How poetry has influenced musical pop culture.
Poetry and music have always gone hand in hand, and some of the greatest musicians in the world can also be called fantastic poets. But time and time again artists are inspired by iconic poems; either in fleeting lines, entire verses or the subject matter itself. Here are just a few of our favourite songs which have been influenced by universally adored poetry.
1. The Man Who Sold the World - David Bowie
While the title track from his 1970 album reflects Bowie's struggle with self-identity, the opening verse of the track is based on the opening verse of the 1899 poem Antigonish by Hugh Mearns, from his play The Psycho-ed. The poem is about a ghost that wanders a haunted house, which makes for a startlingly profound thematic comparison between the poem and Bowie's song.
2. Rime of the Ancient Mariner - Iron Maiden
As the title demonstrates, this song from Iron Maiden's Powerslave album is based on Samuel Taylor Coleridge's longest poem, first published in 1798. Indeed, reflecting the length of the poem, the song is over 13 minutes long and the lyrics are essentially a rewording of the original piece which is all about the strange experiences of a sailor following a long voyage.
3. Shalott - Emilie Autumn
Alfred Tennyson's Arthurian ballad first published in 1833, The Lady of Shalott, is dramatically retold on Emilie Autumn's 2006 album Opheliac from the point of view of the cursed woman in the story; a noblewoman who is forced to remain in a tower and gaze at the reflection of the window in the mirror, lest she suffer the effects of the curse. But, when her beloved Sir Lancelot passes by her window, she can no longer resist the urge to gaze out of the window, and subsequently dies.
4. If - Joni Mitchell
This adaptation of Rudyard Kipling's 1910 poem of the same name is mostly a slightly reworded version put to music, with the addition of some of Joni Mitchell's own lines. She included it in her 2007 album Shine and it was among one of the first songs she penned after a 9-year break from music, when a friend called her and suggested it.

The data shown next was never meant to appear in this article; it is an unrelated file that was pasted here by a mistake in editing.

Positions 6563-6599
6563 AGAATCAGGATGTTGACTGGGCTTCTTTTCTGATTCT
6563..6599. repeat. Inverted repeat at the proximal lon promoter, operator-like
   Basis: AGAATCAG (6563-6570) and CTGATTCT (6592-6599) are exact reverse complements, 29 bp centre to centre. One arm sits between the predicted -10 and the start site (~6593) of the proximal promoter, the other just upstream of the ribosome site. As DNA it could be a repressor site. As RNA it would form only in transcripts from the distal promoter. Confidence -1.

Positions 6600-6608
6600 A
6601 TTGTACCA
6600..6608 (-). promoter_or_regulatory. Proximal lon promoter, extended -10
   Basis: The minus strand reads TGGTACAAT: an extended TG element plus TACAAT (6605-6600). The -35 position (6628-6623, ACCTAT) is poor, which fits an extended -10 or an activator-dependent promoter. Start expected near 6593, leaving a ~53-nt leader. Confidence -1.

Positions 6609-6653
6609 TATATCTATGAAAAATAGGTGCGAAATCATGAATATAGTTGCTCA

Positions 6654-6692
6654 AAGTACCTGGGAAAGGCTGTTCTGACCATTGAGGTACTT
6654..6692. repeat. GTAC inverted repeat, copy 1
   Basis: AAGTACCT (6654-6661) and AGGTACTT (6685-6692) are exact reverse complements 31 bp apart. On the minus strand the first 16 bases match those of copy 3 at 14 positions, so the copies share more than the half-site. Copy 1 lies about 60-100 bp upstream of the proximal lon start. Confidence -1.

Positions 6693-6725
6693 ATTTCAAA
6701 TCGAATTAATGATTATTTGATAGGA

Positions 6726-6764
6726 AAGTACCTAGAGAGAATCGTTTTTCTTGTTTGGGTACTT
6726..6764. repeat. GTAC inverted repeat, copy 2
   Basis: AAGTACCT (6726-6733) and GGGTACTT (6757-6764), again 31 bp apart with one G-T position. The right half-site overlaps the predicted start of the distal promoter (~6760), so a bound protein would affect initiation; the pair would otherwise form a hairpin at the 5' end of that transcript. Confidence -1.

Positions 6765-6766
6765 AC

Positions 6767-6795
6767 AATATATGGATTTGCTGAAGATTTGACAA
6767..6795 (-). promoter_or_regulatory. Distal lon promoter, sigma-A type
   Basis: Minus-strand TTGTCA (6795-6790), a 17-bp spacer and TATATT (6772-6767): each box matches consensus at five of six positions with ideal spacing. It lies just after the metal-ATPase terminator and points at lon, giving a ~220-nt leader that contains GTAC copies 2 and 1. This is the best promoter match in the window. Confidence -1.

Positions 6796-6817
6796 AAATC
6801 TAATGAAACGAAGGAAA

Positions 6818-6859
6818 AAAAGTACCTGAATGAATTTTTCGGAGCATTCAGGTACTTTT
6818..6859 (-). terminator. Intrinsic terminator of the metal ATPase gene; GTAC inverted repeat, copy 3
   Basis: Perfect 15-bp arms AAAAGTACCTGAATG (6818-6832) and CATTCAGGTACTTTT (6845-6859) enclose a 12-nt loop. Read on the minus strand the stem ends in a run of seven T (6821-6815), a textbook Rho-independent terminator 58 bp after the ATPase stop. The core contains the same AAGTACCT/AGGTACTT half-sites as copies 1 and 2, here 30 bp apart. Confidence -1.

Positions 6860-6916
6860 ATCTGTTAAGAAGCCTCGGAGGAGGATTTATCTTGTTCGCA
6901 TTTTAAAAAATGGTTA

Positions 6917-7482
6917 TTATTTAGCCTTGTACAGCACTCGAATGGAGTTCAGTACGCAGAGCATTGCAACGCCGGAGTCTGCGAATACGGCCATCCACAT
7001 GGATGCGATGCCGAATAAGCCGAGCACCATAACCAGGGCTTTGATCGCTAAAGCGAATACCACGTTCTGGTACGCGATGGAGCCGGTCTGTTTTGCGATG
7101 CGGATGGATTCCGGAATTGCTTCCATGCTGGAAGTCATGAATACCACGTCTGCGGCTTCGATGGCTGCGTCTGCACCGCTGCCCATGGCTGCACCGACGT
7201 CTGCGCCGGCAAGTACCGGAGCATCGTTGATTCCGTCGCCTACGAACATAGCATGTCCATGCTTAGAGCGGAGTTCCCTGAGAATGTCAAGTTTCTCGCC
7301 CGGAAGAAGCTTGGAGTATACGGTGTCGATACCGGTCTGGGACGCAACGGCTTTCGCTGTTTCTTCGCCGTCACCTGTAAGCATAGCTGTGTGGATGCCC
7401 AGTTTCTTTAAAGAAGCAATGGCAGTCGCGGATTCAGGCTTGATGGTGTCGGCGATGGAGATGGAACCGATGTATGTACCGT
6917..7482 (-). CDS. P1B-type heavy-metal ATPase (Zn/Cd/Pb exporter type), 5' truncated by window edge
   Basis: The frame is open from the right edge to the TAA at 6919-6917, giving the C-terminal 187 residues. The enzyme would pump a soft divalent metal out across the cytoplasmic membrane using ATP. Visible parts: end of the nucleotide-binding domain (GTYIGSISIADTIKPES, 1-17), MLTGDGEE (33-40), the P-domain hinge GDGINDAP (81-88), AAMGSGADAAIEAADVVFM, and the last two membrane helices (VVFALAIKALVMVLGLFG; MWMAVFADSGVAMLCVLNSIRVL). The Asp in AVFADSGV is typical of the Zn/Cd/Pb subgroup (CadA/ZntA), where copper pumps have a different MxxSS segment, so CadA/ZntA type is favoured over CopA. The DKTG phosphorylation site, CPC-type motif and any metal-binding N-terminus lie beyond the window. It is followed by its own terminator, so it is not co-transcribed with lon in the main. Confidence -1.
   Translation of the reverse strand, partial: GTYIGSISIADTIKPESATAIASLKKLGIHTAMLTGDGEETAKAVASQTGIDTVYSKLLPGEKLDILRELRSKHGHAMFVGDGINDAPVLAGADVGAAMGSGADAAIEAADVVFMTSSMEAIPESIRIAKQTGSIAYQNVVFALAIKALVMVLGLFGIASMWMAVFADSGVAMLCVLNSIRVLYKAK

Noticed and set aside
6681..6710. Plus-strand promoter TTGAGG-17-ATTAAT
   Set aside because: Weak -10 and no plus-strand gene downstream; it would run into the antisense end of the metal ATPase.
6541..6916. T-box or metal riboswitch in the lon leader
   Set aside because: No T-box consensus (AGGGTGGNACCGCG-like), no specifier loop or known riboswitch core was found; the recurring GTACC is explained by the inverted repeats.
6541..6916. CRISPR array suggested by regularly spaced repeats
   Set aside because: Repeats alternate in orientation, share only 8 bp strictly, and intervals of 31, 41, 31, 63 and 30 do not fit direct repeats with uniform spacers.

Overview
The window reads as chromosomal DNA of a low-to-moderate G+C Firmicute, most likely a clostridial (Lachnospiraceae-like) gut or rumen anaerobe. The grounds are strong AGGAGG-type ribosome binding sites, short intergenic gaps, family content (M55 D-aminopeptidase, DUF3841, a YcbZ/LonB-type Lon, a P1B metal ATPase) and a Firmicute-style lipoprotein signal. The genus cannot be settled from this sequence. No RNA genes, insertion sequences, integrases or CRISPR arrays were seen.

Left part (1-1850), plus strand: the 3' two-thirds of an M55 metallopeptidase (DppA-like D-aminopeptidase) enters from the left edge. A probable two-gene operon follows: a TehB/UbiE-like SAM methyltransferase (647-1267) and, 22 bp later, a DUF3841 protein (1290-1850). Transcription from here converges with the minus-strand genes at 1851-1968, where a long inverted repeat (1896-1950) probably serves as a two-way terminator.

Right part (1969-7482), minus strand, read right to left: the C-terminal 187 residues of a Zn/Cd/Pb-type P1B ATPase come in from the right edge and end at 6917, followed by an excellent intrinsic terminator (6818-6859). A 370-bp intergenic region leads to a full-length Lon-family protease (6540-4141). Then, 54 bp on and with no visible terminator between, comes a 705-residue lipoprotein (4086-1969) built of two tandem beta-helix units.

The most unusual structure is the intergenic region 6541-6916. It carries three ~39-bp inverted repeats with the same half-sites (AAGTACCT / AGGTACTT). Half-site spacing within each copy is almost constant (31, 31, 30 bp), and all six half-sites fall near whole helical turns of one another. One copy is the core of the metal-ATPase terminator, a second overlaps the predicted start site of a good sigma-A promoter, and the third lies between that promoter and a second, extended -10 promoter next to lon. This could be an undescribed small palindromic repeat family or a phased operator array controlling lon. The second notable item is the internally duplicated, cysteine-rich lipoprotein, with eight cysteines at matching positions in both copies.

5. Celebrity Skin - Hole
While the popular 1998 hit wasn't based on a poem as such, it does include a line inspired by a quote from Dante Gabriel Rossetti's The House of Life: A Superscription. "Oh, look at my face / My name is Might-Have-Been / My name is Never Was", Courtney Love sings, echoing Rossetti's "Look in my face; my name is Might-have-been; I am also call'd No-more, Too-late, Farewell."
6. Red Right Hand - Nick Cave & the Bad Seeds
Nick Cave's 1994 hit Red Right Hand from the album Let Love In takes its name from a line in John Milton's Paradise Lost. On his subsequent album Murder Ballads, he reiterates this inspiration on Song of Joy ("In my house he wrote 'His red right hand' / That, I'm told is from Paradise Lost"). The poem is all about the Fall of Man and God's divine vengeance on humanity.
7. Annabel Lee - Stevie Nicks
Named after the 1849 poem by Edgar Allan Poe, Stevie Nicks included this adaptation in her 2011 solo album In Your Dreams, but admitted that she'd actually had a demo of it since she was 17-years-old. It's a rather morbid love song, but made all the more poignant by Stevie Nicks' distinctive vocal.
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